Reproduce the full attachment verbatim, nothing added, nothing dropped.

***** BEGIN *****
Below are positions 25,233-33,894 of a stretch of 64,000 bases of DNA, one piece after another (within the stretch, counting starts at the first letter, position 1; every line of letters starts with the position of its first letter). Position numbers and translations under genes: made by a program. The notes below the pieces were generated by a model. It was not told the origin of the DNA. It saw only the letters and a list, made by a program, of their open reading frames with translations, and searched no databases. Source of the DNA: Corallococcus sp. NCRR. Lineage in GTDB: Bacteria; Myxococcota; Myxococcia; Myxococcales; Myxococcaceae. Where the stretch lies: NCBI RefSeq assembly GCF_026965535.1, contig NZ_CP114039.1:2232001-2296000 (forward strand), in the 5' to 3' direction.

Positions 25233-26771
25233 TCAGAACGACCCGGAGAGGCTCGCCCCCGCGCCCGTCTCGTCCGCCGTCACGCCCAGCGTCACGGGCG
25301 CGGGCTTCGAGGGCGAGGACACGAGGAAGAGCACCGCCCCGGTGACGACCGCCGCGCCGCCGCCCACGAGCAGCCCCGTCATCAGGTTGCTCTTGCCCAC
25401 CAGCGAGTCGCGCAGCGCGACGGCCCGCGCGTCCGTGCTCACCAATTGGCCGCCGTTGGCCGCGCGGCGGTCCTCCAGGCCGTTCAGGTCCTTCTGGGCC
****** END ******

Below are positions 25,233-33,894 of a stretch of 64,000 bases of DNA, one piece after another (within the stretch, counting starts at the first letter, position 1; every line of letters starts with the position of its first letter). Position numbers and translations under genes: made by a program. The notes below the pieces were generated by a model. It was not told the origin of the DNA. It saw only the letters and a list, made by a program, of their open reading frames with translations, and searched no databases. Source of the DNA: Corallococcus sp. NCRR. Lineage in GTDB: Bacteria; Myxococcota; Myxococcia; Myxococcales; Myxococcaceae. Where the stretch lies: NCBI RefSeq assembly GCF_026965535.1, contig NZ_CP114039.1:2232001-2296000 (forward strand), in the 5' to 3' direction.

Positions 25233-26771
25233 TCAGAACGACCCGGAGAGGCTCGCCCCCGCGCCCGTCTCGTCCGCCGTCACGCCCAGCGTCACGGGCG
25301 CGGGCTTCGAGGGCGAGGACACGAGGAAGAGCACCGCCCCGGTGACGACCGCCGCGCCGCCGCCCACGAGCAGCCCCGTCATCAGGTTGCTCTTGCCCAC
25401 CAGCGAGTCGCGCAGCGCGACGGCCCGCGCGTCCGTGCTCACCAATTGGCCGCCGTTGGCCGCGCGGCGGTCCTCCAGGCCGTTCAGGTCCTTCTGGGCC